I’d like to tell you exactly what No One Will Save You is about, but there isn’t a right answer. Director Brian Duffield’s alien abduction horror-thriller has no dialogue and multiple endings that contradict each other. The movie isn’t merely “open to interpretation”; it’s a litmus test made of blobs of body horror.
The director agrees. When Polygon spoke with Duffield at length about the film’s repeated contortions of reality and its surprise endings, he said, “I wanted to play fair, but at the same time, I wanted Reddit to have fun.”
OK, reader; let’s have fun.
I will share two interpretations of the movie. Neither are “officially correct,” but both, I feel, can be sufficiently supported with evidence. And in the comments, I’d like to hear your readings of this film. You don’t have to believe your reading is “correct,” but it’d be great if you were thoughtful, curious, and provided examples from the material that support the thesis. It’s sort of like improv or high school debate club: Let the analytical corner of your brain run free.
It’s probably obvious, but there are spoilers ahead!
No One Will Save You is about the core millennial theme: trauma and grief
Grief is a frontrunner for the dominant theme of the millennial generation. Born into the economic largess of the 1980s and early ’90s, then raised through multiple wars, recessions, techno bubbles, terror attacks, and multiple drug crises, millennials are the first generation in decades to face more financial challenges than their parents’ generation. Millennials are lucky to have affordable rent as they approach 40, let alone own a home, and many have lost a friend to opioids, the COVID-19 pandemic, or gun violence.
To put it bluntly: Millennials are fucked, and unlike Gen Z, who were born into the shit, many millennials had just enough time in the ’90s to see the before times, when their boomer parents could afford to buy a four-bedroom home off a single income on a typical office paycheck.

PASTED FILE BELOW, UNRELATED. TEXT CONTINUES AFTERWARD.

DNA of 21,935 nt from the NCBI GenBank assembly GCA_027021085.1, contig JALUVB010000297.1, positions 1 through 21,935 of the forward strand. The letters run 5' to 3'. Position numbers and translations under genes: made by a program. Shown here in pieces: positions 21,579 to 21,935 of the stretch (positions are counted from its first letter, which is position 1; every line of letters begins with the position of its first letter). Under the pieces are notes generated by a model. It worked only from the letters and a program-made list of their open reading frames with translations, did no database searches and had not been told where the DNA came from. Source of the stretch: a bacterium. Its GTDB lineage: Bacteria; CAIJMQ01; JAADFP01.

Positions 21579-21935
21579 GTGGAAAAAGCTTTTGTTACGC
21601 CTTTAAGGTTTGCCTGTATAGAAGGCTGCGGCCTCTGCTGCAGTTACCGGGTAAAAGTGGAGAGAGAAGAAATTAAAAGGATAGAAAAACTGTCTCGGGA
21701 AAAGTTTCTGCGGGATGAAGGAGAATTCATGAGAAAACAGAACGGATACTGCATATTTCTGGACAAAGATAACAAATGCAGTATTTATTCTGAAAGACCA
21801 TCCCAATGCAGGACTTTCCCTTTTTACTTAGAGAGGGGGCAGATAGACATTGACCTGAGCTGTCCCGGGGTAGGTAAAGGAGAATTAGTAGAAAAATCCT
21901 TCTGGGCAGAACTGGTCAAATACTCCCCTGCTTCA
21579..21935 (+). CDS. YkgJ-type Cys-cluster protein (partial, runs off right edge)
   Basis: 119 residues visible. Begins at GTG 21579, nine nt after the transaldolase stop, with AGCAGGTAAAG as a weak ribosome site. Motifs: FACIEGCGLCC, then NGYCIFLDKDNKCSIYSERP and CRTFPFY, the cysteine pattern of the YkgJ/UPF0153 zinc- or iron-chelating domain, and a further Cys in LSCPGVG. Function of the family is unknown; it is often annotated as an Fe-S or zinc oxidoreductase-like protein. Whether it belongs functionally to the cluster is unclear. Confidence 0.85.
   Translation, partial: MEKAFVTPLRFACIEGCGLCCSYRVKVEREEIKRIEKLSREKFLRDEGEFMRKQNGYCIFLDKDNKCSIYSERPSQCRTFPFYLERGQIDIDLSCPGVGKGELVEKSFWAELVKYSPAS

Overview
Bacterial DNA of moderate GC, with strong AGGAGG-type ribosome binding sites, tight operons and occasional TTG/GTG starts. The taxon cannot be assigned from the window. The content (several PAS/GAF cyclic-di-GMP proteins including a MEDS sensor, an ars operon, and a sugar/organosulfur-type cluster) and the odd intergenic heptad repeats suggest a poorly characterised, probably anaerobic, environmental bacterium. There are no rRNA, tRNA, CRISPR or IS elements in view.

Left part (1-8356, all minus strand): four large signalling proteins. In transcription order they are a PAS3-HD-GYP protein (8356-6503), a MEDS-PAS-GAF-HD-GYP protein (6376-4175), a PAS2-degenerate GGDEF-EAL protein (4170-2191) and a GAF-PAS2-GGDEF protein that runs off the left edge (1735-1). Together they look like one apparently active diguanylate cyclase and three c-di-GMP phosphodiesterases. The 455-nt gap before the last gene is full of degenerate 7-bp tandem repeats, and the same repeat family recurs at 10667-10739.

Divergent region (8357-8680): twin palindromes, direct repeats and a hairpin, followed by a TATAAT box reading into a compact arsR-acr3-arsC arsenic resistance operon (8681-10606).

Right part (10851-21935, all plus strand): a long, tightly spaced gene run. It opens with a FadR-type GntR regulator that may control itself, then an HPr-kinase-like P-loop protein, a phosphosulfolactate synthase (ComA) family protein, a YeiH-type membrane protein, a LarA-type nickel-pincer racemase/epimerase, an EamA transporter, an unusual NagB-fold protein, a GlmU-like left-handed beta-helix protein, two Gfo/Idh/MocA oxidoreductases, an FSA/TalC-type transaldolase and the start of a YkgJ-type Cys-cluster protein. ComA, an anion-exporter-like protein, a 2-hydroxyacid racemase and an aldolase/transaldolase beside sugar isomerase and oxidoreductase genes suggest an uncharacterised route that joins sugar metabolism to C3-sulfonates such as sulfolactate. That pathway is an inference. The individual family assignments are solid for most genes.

No One Will Save You is about the plight of the millennial.
Our heroine, Brynn, is the human embodiment of the millennials, dressing like Zooey Deschanel, working as an Etsy artist, and decorating her home with a cottagecore aesthetic that would kill on Pinterest. She can only afford this house because it’s been bequeathed to her by a wealthy parent. She has no friends in the real world, and boomers hate her. She doesn’t have any history of blogging, but she has been writing notes to herself for at least 10 years. So, close enough.
Brynn carries a personal trauma from a climactic childhood moment that is borderline biblical, and the film offers her — in the place of talk therapy and fluoxetine — a healthy dose of Third Encounters through which she can learn to live with herself. In place of the looming threat of the end of the world through climate change, she gets the real thing.
To quote every 30-something who had a Twitter account in the 2010s: “We live in a hellscape.” No One Will Save You agrees, but counters with an alternative creed: “Embrace the apocalypse with a dance and a smile.”